I’ll be reusing an old Thermochill PA120.3 (triple 120mm) radiator for my new PC build and used to have it installed with a factory-made neoprene gasket. This provided both sound isolation from the fan vibrations and also acted as a mini shroud to reduce the fan centre dead spots and prevent air from escaping between the fans. I wanted to make another of these neoprene gaskets for the other side of the radiator, as I’ll be installing six fans in push-pull configuration, as well as another gasket to isolate the fans from the case.
The new build will also have a new EK CoolStream CE 420 (triple 140mm) radiator, so I wanted to create a set of gaskets for the same sound isolation and shrouding/sealing benefits.
I bought a 1m x 1m x 5mm piece of closed cell self-adhesive polyethylene waterproof insulating foam sheet from eBay to easily provide enough material to create all the gaskets.
EK CoolStream CE420 gaskets
You can see the gaskets cut out of the foam sheet in the picture above. The 140mm fans butt up next to each other on the CE 420, as seems to be the modern design convention, so it was fairly easy to draw out a suitable template. The cutting was a bit tricky, but I managed ok with a scalpel blade and metal ruler. I used a leather hole punch for the fan screw holes.
Rather than attempt to free-hand apply the gasket to the radiator, I used the long radiator screws to ensure all the screw holes in the gasket lined up with the threaded holes in the radiator, and squared the gasket up to look nice and straight around the edges.
After applying gaskets to both sides of the radiator, I did consider making a third gasket to isolate the fans from the radiator bracket, but decided that since the Arctic P14 PWM PST fans are touted as very low vibration it would be overkill and unnecessary.
This rear section of the Thermaltake Level 20 HT case is only supposed to support 240mm and 360mm radiators, but a 420mm radiator will fit fairly comfortably. I test fitted the radiator to the bracket (that has slotted screw holes allowing vertical adjustment) to get the best balance of exhaust clearance above and tubing space below.
Getting the screws in for these outer fans is a bit tricky because of how the fans are butted up next to each other and inside the bracket. It means that some of the screws have to be installed “blind” so I was glad that I chose hex head screws rather than philips/pozidrive as it meant the allen key could hold the screw while feeling for the threads with the fan frames blocking the view.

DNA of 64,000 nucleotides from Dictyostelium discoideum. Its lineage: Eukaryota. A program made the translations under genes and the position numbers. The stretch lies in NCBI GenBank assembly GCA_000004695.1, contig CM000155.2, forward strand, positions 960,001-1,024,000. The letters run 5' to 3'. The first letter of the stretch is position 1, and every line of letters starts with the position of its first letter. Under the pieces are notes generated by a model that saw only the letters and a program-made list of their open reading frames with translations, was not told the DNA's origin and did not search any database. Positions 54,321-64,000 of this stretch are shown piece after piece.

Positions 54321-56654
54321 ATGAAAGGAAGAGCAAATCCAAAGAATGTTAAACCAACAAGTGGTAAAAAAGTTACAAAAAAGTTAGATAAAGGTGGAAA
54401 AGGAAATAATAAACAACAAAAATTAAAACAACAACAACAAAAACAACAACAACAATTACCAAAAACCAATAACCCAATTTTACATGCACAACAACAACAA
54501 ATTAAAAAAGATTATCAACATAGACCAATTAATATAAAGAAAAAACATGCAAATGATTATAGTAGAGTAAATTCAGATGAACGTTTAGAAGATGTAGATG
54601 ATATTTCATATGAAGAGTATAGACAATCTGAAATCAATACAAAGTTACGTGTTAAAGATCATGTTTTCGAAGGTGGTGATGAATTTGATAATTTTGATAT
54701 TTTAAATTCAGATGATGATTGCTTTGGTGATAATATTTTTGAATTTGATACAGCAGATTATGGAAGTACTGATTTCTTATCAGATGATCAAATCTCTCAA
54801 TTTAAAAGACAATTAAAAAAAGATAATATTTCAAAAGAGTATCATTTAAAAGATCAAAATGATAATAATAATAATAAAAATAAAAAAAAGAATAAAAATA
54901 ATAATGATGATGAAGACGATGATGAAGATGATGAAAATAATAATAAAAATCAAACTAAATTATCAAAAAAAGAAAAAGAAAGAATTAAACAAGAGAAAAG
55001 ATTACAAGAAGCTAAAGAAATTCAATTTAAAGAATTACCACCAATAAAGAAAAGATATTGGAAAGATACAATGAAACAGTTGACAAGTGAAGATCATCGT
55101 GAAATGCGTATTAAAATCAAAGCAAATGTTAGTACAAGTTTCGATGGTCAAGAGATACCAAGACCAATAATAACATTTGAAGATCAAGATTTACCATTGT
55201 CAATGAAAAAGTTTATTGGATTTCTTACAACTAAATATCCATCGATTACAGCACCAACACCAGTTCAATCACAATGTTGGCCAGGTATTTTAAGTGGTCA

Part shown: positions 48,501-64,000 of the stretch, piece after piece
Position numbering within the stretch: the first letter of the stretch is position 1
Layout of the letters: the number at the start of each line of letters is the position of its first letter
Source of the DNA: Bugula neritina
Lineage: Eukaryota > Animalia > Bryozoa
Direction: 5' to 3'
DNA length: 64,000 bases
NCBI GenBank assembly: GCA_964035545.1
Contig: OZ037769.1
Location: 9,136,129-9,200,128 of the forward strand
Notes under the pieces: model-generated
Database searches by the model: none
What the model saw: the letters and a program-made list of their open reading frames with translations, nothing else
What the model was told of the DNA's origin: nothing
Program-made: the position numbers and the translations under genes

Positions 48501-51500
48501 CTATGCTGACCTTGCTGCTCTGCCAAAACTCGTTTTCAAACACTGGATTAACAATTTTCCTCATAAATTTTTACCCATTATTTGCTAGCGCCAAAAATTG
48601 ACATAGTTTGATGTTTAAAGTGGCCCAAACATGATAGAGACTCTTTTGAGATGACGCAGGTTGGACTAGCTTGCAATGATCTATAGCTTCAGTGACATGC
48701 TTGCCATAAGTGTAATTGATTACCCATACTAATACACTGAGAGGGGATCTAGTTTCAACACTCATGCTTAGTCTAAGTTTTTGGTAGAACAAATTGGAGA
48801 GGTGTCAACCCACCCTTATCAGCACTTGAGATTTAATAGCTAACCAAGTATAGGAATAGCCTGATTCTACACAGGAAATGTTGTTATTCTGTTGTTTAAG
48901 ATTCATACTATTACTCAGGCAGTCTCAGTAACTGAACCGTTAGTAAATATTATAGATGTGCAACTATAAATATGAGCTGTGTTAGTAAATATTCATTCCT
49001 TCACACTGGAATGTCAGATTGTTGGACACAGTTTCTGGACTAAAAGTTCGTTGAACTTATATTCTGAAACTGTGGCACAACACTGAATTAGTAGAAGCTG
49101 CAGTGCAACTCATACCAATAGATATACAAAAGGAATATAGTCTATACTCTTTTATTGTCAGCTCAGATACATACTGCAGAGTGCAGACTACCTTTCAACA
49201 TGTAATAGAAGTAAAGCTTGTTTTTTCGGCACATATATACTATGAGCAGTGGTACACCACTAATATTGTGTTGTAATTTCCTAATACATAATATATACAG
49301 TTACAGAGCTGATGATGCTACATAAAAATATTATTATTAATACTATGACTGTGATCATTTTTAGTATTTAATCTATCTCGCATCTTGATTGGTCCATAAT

With all the fans installed you don’t see much of the gaskets from the side (that has an all-glass panel), so it looks nice and neat.
Thermochill PA120.3 gaskets
The PA120.3 is an old radiator and pre-dates the convention to butt the fans up next to each other, so there is a gap between each of the 120mm fans. The gasket’s shrouding purpose is more important for the PA120.3 compared to the CE 420, so the gaskets provide material to fill the gap and prevent air blow-back which would reduce the airflow through the radiator.
This radiator already had its original gasket applied, so I just had to replicate the shape of the original for the other side. With 38mm thick fans and gaskets, it’s quite a fat sandwich!
The bracket for the front radiator, upon which the PA120.3 will be installed, is designed for the modern 360mm radiators with the fans butted up next to each other. This meant that two fan screws had to hold on with the washer and nut, and four screw holes had to be drilled. It was a bit of a faff, but doable. With the screw holes cut, I could make another gasket to be applied to the bracket.
I test fitted the stack of bracket, gaskets, fans, radiator and fan grills, and even though it’s a thick sandwich, there’s still access to the cable pass-through grommets and space for a graphics card up to 305mm long. There are some cards that exceed this length with their stock air-cooling, but I’ll be water cooling the graphics card which means that it will be less than 305mm whichever card I end up getting.
I’m happy with how the gaskets look for this front radiator, and the sealing and slight shrouding will ensure good performance too.
This was one of the many fiddly bits I had to do for this PC build, stay tuned for more updates coming soon!